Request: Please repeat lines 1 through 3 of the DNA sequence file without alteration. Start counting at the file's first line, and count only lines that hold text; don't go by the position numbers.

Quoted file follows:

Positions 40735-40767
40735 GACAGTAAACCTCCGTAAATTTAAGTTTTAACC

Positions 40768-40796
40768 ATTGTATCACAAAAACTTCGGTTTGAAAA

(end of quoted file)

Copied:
Positions 40735-40767
40735 GACAGTAAACCTCCGTAAATTTAAGTTTTAACC

Positions 40768-40796